There is no doubt in my mind that Richard Cohen meant to imply that he was this woman's father. 
In every one of the dozens of news reports and opinion pieces that I read last week about NPR, every author made it clear that Ron Schiller and Vivian Schiller are not related.

 


Every last one. http://www.npr.org/blogs/thetwo-way/2011/03/10/134388981/npr-ceo-vivian-schiller-resigns

 


I believe that Richard Cohen wanted readers to believe that he had suffered great personal lose so that his opinion on this topic would have greater weight and credibility. He was expropriating another man's loss and pain for his own purposes.
American Thinker readers can reread Richard Cohen's piece and decide for themselves.
http://www.investors.com/NewsAndAnalysis/Article/565887/201103141822/President-Turns-Prudence-Into-Procrastination.htm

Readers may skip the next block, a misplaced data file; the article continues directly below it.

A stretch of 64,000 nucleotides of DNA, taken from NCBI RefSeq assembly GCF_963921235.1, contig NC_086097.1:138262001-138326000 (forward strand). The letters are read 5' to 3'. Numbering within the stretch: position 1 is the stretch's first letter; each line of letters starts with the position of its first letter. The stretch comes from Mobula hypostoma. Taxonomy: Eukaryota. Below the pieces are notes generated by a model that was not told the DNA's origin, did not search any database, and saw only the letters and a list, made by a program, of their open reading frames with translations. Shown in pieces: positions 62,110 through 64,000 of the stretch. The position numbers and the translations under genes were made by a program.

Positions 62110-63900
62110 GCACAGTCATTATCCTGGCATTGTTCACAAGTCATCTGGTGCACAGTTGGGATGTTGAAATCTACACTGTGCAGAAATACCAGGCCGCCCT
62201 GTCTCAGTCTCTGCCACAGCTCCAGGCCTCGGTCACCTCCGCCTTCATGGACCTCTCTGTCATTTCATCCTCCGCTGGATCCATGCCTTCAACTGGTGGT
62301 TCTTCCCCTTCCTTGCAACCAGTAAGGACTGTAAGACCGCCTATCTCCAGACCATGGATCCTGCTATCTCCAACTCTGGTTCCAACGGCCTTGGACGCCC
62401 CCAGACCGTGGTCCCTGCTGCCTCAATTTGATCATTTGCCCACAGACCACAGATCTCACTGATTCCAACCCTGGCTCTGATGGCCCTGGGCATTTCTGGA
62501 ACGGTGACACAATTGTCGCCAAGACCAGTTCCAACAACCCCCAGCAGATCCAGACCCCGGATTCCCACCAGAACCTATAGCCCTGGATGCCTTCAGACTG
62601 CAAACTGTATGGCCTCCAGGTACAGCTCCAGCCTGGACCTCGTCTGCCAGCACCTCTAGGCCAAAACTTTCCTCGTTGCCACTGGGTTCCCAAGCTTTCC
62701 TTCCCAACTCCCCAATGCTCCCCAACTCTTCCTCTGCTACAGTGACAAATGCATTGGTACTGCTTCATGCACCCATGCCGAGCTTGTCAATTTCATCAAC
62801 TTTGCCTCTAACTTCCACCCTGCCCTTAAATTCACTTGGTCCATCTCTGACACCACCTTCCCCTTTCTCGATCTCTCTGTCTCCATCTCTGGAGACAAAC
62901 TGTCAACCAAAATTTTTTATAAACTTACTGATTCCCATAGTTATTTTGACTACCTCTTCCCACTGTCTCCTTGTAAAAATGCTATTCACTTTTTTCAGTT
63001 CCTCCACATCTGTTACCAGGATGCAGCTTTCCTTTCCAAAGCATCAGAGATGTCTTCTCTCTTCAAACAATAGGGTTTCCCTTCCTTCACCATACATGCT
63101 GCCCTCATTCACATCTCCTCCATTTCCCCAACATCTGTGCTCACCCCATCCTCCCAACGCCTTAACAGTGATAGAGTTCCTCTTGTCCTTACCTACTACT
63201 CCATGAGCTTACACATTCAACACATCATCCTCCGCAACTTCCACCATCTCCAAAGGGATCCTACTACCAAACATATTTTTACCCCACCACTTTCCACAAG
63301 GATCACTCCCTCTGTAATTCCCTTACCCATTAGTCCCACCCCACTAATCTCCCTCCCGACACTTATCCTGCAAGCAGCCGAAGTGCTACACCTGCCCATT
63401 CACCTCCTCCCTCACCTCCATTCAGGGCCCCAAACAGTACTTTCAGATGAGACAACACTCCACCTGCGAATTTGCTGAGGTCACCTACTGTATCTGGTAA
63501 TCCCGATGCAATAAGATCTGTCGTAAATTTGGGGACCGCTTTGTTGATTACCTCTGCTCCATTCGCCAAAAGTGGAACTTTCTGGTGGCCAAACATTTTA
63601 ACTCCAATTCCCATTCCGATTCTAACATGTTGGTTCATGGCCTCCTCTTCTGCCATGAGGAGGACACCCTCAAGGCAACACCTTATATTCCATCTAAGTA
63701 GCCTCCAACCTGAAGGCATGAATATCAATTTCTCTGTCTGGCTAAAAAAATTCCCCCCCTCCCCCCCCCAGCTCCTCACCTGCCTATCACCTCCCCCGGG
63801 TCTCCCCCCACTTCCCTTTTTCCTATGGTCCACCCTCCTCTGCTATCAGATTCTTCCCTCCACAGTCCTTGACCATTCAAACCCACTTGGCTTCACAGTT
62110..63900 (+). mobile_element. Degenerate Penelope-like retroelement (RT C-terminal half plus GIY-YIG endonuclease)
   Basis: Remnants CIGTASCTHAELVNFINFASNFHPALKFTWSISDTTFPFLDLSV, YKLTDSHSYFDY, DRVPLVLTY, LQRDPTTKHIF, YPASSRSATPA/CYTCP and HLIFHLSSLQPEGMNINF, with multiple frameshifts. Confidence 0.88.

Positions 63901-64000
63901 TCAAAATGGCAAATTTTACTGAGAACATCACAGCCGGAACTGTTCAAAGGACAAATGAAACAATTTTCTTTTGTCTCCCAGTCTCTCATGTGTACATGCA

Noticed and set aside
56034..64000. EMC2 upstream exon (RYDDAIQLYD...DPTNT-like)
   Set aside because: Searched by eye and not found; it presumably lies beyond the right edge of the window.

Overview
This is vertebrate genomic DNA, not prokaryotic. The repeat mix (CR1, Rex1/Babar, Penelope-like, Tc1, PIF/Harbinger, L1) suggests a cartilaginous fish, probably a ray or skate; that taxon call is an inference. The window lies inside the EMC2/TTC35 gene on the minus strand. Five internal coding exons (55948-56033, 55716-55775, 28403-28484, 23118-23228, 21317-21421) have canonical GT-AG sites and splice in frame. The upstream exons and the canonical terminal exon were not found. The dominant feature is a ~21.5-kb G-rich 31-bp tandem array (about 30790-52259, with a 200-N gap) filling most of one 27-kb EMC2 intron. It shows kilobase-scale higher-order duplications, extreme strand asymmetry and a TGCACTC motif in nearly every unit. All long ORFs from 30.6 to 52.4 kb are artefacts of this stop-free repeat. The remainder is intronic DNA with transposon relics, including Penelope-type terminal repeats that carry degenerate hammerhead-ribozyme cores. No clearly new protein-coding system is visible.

Richard Cohen is a left-leaning columnist for the Washington Post and other newspapers. Mr. Cohen's daughter and 258 other daughters and son and parents and children were murdered by Moammar Gadhafi, who ordered the bombing of Pan Am Flight 103.

Only now, when it is possible for the United States to assist in toppling Gadhafi and in bringing about a well-deserved hangman's justice for the thousands of his murder victims, does Cohen discover that Barak Obama is a "muddle puddle" of weakness.

Disgusted as he is with Obama, Mr. Cohen, a journalist and commentator who urged America to make the feeble and indecisive Obama Commander-in-Chief, cannot come to grips with his own culpability. Justice will be denied his daughter and Gadhafi's other victims because Obama is president. The moment Cohen has been years waiting for will not come.